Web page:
So, what is frequency response’s role in the sound quality of headphones or speakers? Ideally, speakers and headphones should have a reasonably flat frequency response. You want the frequencies of the input signal to be unchanged when played back through your speakers or headphones. This isn’t always possible to achieve perfectly, and involves careful research, design, and measurement to test that the audio device is capable of faithful frequency reproduction. There is some variation between manufacturers and price points, and some of it comes down to personal taste. For example, there are headphones and speakers with a deliberately exaggerated low frequency response, to maximize the impact of bass-heavy musical styles.


It’s helpful to have a basic knowledge of how speakers produce sound to understand how they’re affected by frequency response. So, how does a speaker work, exactly? Speakers have two main parts: a transducer, also known as an electrodynamic driver, and a cone. The driver is a wire voice coil suspended in a magnetic field, and when it receives an electrical signal, it causes the speaker cone to move back and forth and direct the resulting sound waves. Generally, reproducing lower bass frequencies requires larger magnets, coils, and speaker cones, known as woofers, or subwoofers for frequencies below 50Hz. Treble frequencies use smaller diameter speakers, called tweeters. Some speaker systems also have midrange drivers and are known as three-way speakers.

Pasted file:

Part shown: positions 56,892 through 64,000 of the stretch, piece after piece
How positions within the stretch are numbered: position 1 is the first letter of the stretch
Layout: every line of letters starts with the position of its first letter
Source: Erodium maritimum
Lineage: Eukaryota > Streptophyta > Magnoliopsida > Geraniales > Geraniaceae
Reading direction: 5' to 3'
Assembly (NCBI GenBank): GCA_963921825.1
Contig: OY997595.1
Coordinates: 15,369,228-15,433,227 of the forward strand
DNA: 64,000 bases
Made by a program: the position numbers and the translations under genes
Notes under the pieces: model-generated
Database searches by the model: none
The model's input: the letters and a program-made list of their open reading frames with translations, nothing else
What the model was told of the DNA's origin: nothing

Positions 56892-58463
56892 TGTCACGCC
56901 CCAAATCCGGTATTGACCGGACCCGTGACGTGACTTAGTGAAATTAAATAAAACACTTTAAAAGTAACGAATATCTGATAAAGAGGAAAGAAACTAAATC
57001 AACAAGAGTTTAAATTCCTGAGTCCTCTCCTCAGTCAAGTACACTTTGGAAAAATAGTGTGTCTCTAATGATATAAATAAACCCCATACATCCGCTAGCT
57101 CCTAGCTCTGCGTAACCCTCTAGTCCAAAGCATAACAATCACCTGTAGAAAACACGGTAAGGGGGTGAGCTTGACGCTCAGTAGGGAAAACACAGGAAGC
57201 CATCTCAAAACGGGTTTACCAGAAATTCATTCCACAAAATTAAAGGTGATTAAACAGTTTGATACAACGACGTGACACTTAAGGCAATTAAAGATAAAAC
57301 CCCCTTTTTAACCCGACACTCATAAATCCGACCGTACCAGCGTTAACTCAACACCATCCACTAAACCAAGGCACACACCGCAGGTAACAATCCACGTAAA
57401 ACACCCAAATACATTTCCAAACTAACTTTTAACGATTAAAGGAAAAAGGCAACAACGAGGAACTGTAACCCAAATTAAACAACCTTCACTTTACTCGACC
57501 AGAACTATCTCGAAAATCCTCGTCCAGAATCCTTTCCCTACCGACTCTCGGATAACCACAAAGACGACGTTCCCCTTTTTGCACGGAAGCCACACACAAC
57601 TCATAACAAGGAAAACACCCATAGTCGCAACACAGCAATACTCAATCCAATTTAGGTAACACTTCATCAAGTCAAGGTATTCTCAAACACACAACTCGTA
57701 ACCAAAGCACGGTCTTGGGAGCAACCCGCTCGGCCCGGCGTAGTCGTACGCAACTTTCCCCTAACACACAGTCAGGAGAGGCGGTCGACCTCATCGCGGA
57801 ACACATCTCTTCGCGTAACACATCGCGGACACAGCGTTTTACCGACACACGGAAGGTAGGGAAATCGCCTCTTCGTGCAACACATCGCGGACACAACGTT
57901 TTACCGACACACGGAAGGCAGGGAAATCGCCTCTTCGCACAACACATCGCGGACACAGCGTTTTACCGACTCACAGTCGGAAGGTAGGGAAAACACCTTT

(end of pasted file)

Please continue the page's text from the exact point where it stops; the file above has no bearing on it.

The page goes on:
Why high-quality audio equipment matters

Higher-quality audio equipment utilizes better design and components to achieve a flatter frequency response, with as little variation as possible. Cheap components and manufacturing practices result in lower audio quality and less accurate frequency response.


If you’re serious about audio and want to hear your favorite music the way the artist and mixing engineer intended, it’s worth investing in quality equipment, whether it’s a soundbar, wireless headphones, a Bluetooth speaker, or earbuds. High-quality equipment lasts longer, has a more accurate sound, and is more enjoyable to listen to.


Factors affecting frequency perception

Bose SoundLink Flex Speaker on a table

Human hearing perceives a fixed range of audible frequencies, from 20Hz to 20 kHz. As we age, our ability to hear high frequencies reduces. Many people over 40 can’t hear frequencies over 15kHz.


Frequency perception can also be affected by the environment. If you place speakers in a large, empty room, the sound will be very different than in a smaller, furnished room or an acoustically treated studio. A sparsely furnished space with lots of hard surfaces like bare walls and floors will make the sound reflect and resonate, changing the frequency balance of what we hear. This can make some frequencies sound louder than others, and result in high frequencies smearing or even cancelling out, creating a less than ideal listening experience.


Full frequency sound

Through clever engineering and years of innovation in sound design, Bose has managed to bring out the best in all kinds of audio devices, including soundbars, wireless headphones, earbuds, and portable Bluetooth speakers. However you like to listen to music, every Bose product produces full, rich, high-quality sound, always enhancing your listening experience.